Obama should veto any debt deal that causes a downgrade

July 29, 2011

I've heard President Obama threaten to veto plans that put too much of the burden on the backs of seniors, I've heard him threaten to veto plans that don't extend the cap through the elections, but the one thing I haven't heard him threaten to veto is the one thing he should threaten to veto under any circumstances. Any plan that results in the U.S. getting downgraded by the credit agencies must be vetoed.

Where we cut money is an internal squabble. It's seniors fighting with veterans, fighting with the poor, fighting with businesses for money. I don't really care where the cuts come from or even if there are "revenue additions" (that's new taxes for those of us who speak plain English). I'm a Tea Party guy, so I think not raising taxes is the way to go, but that's irrelevant in the long run. In the long run, we must by all means avoid getting downgraded because that would mean more money flowing out of the U.S. to places like China in the form of higher interest payments.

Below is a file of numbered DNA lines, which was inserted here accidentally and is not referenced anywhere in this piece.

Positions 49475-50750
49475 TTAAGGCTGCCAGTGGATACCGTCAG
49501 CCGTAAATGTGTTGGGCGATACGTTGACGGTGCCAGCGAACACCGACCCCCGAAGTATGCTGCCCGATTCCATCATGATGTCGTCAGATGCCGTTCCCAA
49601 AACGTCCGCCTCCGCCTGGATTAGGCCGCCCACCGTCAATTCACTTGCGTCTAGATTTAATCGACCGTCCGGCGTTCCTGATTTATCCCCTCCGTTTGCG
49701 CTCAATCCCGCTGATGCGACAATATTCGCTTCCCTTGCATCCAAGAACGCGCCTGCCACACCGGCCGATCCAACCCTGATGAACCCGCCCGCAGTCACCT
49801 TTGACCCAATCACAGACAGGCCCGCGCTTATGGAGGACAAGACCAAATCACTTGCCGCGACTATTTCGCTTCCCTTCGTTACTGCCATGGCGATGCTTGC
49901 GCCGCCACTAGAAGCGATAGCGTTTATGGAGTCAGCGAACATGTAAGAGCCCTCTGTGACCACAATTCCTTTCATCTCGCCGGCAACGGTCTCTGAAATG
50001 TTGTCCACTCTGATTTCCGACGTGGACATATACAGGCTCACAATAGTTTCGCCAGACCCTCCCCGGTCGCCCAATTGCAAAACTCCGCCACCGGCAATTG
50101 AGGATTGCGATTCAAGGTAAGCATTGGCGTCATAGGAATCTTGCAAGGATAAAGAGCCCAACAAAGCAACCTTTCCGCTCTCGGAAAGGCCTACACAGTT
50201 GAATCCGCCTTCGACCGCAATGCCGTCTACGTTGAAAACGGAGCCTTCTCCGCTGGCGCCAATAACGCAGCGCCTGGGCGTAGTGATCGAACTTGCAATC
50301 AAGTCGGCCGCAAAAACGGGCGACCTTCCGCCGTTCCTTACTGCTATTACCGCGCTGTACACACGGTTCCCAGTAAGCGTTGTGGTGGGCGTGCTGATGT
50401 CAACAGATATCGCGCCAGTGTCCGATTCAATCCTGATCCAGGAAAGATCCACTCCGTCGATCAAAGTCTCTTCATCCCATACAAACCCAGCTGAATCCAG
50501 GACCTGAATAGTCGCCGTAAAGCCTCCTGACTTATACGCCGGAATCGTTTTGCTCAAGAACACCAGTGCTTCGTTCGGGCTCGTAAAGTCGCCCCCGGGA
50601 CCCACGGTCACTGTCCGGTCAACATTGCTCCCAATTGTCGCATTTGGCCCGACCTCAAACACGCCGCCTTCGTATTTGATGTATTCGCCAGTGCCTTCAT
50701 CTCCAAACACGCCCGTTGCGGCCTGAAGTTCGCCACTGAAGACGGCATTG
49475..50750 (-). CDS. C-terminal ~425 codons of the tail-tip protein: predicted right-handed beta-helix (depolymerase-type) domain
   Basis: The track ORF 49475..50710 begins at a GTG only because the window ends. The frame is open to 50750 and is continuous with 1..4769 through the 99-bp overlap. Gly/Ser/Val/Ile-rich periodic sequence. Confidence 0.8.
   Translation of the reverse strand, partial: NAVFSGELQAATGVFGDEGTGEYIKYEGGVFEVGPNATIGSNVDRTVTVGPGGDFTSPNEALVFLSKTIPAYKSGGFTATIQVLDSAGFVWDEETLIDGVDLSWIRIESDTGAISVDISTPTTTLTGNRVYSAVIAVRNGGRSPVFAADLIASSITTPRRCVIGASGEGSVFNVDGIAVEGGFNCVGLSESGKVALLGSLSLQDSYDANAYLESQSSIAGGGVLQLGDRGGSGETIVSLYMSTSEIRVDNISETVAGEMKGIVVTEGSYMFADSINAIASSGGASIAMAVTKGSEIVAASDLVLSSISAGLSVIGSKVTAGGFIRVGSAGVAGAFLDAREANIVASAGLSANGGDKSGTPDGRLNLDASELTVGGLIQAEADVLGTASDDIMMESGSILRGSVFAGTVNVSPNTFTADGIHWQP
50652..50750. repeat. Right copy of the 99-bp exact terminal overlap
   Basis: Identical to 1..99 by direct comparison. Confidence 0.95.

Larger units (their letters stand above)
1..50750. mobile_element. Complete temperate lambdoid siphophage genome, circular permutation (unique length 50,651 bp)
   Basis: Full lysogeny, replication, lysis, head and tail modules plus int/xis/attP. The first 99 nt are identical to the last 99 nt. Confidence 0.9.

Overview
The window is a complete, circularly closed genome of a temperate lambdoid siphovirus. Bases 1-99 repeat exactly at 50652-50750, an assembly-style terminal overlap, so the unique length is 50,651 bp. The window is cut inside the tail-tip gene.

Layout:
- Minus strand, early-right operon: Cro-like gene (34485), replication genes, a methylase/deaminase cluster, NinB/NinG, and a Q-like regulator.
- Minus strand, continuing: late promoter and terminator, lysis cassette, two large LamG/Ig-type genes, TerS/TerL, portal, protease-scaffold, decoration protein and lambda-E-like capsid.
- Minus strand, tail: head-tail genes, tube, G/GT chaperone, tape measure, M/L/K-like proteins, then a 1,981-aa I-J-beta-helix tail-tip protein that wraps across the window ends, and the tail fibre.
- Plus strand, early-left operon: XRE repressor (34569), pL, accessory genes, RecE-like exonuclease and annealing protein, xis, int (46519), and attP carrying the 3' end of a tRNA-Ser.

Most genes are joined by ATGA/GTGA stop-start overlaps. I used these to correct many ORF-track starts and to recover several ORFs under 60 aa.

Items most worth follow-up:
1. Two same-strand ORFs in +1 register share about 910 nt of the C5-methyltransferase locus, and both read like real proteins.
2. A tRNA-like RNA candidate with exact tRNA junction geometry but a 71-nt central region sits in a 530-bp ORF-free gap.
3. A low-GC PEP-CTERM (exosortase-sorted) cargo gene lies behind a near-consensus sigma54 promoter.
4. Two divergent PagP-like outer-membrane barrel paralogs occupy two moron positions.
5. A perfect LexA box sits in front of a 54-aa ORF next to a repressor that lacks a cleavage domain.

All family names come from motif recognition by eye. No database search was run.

That's our money. Our money. How dare any of them, whether it's Speaker Boehner, Harry Reid, or President Obama dare to consider any plan that throws our money out the window? How dare they?

If we're paying more in interest, all those budget projections are out the window. We'll have even less money. We'll be worse off than we thought, and I'm pretty convinced that at this point we all know it's bad. Ten years from now looks gloomy. Dangerous.

They know what Moody's and S&P want out of us to avoid getting downgraded. They know it. To make the conscious choice to accept a plan that doesn't meet those criteria should make every American livid. Keep our money in house. Find some way, even if it means ticking every potential voter off.

If it gets us downgraded, the president must veto it.

Fred Pasek, Frederick,

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